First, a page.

- A Liberal Party MP has defended Luke Foley’s use of the term ‘white flight’
- Angus Taylor told Miranda Devine overseas born population creating problems
- He said, ‘We don’t see the integration that Australia is famous for’
- NSW Opposition Leader Luke Foley has since apologised for his comment
A Liberal Party MP has defended Luke Foley’s use of the term ‘white flight’ when referencing Anglo families relocating from suburbs with high rates of immigration.
Minister for Law Enforcement and Cyber Security, Angus Taylor, told Miranda Devine on her radio program, that the overseas born population is creating problems with social integration.
‘What matters is the increasing concentration of overseas born population in some suburbs, the problem it’s creating for our traditional social integration which is now being challenged,’ he said.
‘The people don’t want to debate immigrant cohesion, they want us to debate the words and the words don’t matter.’
Minister for Law Enforcement and Cyber Security, Angus Taylor (pictured) defended Luke Foley’s ‘white flight’ comment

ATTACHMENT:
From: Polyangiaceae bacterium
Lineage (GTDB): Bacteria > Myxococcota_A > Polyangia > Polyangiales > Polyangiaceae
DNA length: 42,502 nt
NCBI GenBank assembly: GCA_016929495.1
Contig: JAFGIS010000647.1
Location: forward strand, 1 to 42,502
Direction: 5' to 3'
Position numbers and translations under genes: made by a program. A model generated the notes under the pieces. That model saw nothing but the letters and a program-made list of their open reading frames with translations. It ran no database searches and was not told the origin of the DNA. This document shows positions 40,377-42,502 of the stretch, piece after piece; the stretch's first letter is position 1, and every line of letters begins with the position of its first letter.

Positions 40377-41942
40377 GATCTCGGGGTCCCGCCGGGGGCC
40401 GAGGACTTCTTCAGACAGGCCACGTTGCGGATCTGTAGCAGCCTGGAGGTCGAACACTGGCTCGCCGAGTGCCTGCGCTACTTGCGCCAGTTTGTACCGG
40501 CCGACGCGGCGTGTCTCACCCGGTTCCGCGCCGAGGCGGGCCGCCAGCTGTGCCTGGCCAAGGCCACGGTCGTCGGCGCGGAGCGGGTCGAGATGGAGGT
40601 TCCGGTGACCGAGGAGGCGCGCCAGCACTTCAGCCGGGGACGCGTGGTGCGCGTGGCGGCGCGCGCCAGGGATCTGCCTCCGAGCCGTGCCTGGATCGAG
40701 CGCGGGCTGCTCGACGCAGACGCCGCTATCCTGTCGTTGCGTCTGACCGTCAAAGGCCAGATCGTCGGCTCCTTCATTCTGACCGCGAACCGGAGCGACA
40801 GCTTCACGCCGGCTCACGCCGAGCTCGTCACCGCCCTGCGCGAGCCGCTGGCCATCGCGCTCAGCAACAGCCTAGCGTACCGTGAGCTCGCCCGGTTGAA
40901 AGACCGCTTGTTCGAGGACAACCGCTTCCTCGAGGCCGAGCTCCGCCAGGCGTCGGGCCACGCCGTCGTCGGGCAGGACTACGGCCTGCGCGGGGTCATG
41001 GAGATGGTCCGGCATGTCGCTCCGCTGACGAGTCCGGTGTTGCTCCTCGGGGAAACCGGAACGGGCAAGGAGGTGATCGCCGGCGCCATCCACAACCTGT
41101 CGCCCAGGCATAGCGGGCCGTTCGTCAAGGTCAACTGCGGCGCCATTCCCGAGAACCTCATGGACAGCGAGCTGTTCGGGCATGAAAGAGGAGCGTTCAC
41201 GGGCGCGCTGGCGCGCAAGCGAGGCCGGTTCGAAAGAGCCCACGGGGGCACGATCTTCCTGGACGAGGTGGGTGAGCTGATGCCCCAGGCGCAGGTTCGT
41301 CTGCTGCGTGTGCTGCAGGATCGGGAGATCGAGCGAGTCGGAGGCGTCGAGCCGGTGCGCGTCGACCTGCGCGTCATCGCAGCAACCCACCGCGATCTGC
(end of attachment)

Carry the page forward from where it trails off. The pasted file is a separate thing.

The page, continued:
Mr Taylor, who grew up in Cooma alongside Snowy Mountains immigrants, said integration is not being seen and that’s what Australia is famous for.
‘These suburbs see English language skills failing which means people are less likely to have contact with people who have been here longer.
‘We don’t see the integration that Australia is famous for.’
Luke Foley, the NSW opposition leader and parliamentary leader for the NSW branch of the Labor party, was savagely reprimanded by fellow Labor MPs for ‘injecting race’ into the debate over immigration on Friday.
Members went so far as to label Mr Foley a racist for his comments referring to the decline of Anglo families in Western Sydney.
Mr Foley apologised for his comment and The Daily Telegraph understands Mr Foley was deeply apologetic and distressed that his comments caused offence when it was not his intention, admitting it was a poor choice of words.
NSW opposition leader and parliamentary leader for the NSW branch of the Labor party Luke Foley (pictured) has since apologised for his comment